The deep darkness

If a play says something in Minneapolis is it really ever heard?!!!

Vision

Someone once said to me that all plays are at the very core about something. The question is whether or not that something actually matters. We’re living in scary times. I’m not going to place my opinion concerning who one should vote for in this upcoming election, but this political race is perhaps the most important one to occur in this lifetime. We’re facing the possibility for transformation, for change in this country, and we as theater artists must do our part. In every corner of the world the theater is expected to be a moral compass pointing us in the direction of truth. Theater is a way of speaking truth to power, often when there is no other. People have been incarcerated, have been tortured, and have been killed because they have spoken truth through this craft and truth is a dangerous weapon. It seems to me that only in this great nation of the United States of America do we as theater artists cast aside our duties as messengers of justice and truth.

We’ve forgotten that theater has a long tradition of addressing the issues of the world. We’ve substituted the message and our duty as artists to address social and political realities with suburbanite ‘Honey Boo Boo’ theater. Only in the United States do living room couches and First World Problems dominate our center stage and get hailed by our greatest theatrical institutions as boundary-pushing works. No longer does it seem that the plays being produced in this country are bold in scope, epic in vision, and raging out against the injustices of the world. We pat each other on the back and feel as if we’ve made a major accomplishment by merely skimming the surface of the issue instead of charging forward deep into the dark ugliness. We as artists have a responsibility, but it seems to me that we are too scared to rattle cages, piss off subscribers, and call out our corporate donors. We’ve sold our souls. Just like MTV used to be about the music and is now tainted with The Real World and Jersey Shore.

Theater used to be about providing a message and impacting our community. Now it seems like we’re simply seeking the next big hit or wallowing in cutesy crossover concept crap dreamed up by drunken pitch meetings at three am (what happens if we mesh Romeo and Juliet with Friday the 13th or CSI), or meaningless “he said, she said” philosophical musings with no heart. It’s meaningless and not lasting.

Here’s some food for thought: historically, theater as we know it today was very political, in both Europe and the US. In the late 19th century, people were tired of seeing the rich bourgeoisie telling their fluff stories, so you had playwrights rising to the forefront like Ibsen and Shaw who were commenting on the changing times, the changing political scope, and helping mold some of the freedoms we have today in both America and the world.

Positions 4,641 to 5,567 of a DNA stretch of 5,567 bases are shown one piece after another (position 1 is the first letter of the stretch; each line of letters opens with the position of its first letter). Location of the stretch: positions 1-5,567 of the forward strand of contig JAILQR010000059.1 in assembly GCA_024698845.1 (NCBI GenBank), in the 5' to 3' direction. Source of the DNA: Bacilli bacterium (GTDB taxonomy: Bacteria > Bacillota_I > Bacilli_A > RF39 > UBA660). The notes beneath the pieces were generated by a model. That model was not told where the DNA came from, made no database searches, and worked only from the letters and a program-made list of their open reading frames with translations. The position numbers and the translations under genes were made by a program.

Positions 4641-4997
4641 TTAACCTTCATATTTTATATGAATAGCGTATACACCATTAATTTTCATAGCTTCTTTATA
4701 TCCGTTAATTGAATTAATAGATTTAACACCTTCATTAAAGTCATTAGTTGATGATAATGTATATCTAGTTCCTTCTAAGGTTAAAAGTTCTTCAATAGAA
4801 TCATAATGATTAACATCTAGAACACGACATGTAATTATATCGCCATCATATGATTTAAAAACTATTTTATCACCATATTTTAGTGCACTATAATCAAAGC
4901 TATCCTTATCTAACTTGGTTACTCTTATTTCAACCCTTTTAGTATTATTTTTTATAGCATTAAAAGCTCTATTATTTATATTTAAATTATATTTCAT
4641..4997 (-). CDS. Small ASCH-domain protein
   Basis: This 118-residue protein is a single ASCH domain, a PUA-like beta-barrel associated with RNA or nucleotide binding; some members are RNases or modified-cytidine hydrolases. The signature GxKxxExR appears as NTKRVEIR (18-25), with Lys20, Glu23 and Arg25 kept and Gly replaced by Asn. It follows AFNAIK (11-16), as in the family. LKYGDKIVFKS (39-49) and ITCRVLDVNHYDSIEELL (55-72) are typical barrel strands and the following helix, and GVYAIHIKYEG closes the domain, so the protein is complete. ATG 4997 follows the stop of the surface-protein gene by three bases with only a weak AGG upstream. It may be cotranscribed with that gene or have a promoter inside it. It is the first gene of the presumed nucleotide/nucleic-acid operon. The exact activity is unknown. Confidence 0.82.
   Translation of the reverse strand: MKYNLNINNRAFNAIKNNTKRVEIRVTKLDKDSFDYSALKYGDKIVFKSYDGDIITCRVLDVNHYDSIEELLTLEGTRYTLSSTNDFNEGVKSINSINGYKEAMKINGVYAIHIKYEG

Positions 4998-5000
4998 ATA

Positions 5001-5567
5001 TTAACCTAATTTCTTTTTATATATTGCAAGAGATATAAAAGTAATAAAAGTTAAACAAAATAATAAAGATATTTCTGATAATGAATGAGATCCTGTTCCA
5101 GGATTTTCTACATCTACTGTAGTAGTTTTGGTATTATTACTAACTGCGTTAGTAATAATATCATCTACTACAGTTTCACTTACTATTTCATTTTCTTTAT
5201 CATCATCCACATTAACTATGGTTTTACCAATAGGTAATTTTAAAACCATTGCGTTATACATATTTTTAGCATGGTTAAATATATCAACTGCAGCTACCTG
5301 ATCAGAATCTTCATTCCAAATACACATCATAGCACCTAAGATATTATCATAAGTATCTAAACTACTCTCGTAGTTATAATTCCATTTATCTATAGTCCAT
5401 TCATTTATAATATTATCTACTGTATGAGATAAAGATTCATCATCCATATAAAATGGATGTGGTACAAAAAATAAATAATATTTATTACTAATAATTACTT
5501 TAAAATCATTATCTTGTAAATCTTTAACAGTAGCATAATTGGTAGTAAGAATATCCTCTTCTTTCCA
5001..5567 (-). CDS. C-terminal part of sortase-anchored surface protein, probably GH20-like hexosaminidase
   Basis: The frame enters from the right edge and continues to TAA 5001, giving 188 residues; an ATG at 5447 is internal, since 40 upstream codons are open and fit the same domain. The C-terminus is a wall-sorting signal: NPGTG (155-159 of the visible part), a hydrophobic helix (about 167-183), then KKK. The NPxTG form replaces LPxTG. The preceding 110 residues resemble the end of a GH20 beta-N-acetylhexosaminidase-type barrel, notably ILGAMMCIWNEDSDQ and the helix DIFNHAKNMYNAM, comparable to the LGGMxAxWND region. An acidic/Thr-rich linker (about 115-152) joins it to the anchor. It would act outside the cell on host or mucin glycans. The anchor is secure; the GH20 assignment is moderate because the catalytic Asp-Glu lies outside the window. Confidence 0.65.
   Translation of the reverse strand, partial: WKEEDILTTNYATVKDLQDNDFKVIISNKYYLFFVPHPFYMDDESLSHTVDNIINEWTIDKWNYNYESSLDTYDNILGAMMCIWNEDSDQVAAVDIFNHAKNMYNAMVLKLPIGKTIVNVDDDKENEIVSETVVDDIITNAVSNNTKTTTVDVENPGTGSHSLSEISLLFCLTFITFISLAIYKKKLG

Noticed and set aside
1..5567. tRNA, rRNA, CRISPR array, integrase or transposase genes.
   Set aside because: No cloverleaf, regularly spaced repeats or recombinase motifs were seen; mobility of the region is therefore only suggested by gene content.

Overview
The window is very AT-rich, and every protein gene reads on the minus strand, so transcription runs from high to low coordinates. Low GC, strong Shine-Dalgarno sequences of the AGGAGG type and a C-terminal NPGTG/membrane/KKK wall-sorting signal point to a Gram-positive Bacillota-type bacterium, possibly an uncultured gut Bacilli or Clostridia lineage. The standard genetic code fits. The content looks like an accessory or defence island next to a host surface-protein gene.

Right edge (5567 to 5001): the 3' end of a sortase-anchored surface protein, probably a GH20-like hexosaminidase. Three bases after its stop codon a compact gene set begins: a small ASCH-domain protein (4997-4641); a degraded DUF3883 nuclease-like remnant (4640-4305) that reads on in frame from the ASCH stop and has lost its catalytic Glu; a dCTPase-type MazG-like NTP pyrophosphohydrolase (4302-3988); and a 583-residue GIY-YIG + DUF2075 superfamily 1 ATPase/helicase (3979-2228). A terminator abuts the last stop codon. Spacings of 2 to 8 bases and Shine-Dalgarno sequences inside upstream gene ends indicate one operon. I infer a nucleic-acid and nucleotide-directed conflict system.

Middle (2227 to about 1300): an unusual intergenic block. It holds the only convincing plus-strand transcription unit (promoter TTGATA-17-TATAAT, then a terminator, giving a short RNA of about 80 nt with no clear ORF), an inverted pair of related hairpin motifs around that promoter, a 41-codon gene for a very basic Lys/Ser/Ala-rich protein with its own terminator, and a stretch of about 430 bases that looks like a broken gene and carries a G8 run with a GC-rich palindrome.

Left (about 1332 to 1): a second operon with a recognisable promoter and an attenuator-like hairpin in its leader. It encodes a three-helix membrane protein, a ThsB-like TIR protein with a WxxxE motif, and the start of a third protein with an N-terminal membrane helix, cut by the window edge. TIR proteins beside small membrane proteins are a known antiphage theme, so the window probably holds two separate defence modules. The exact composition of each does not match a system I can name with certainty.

I think it’s important to note that those plays we consider classics today, (Mother Courage, A Doll's House, Death of A Saleman, Press Cuttings), these are the plays we find timeless and study in school because the fight never ended. The same can be said about many other playwrights throughout the 20th century (Samuel Beckett, August Wilson and so on). America in the last 110 years has had so much political change, but for some reason our generation of theater artists hasn't stepped up. Are we lazy? Are we confused? Or do we just not know what to fight for?

Look around you, my fellow artists, the world is on the verge of imploding and you can either close your eyes to it, or set out on the mission that you signed on for when you took the sacred duty to be a theater artist. There is a reason why so many people, after they leave a show, the first thought on their minds is “where did we park the car?” It’s because we aren’t taking our responsibilities serious enough.

What are the real issues? Class and Race are two the United States likes to ignore. We like to believe that those issues have been settled with the Civil Rights movement but it’s not true and it’s our job as artists to speak on them. Who’s at fault that Minneapolis theater doesn't really touch on those issues? I could call out that it’s a trickle down mentality. Because the Guthrie doesn't stand up and speak out against injustices in the world our smaller theater companies often times get tainted with the idea that if they do theater about real issues then their work won't sell. Or maybe the fault falls upon us, perhaps it’s that whole passive aggressive Minnesota thing or a fear of ruffling feathers or offending a possible friend or ticket buyer. I feel as if the Guthrie and smaller theaters not "charging forward into the deep darkness" would say it's not because they're afraid, or intimidated, but because that's just not the kind of work they do. But doesn't that send a political message, intended or not? If you only do plays about the problems of rich white people, aren't you saying those are the only problems that matter?

Theater now, like everything else in this great nation, is more concerned with box-office figures and profit margins than artistic matters. Theater that is deemed "political" has, in fact, become something of a dirty word for audiences and producers. The theater that will do justice to our political reality will never make money because it will never be simple.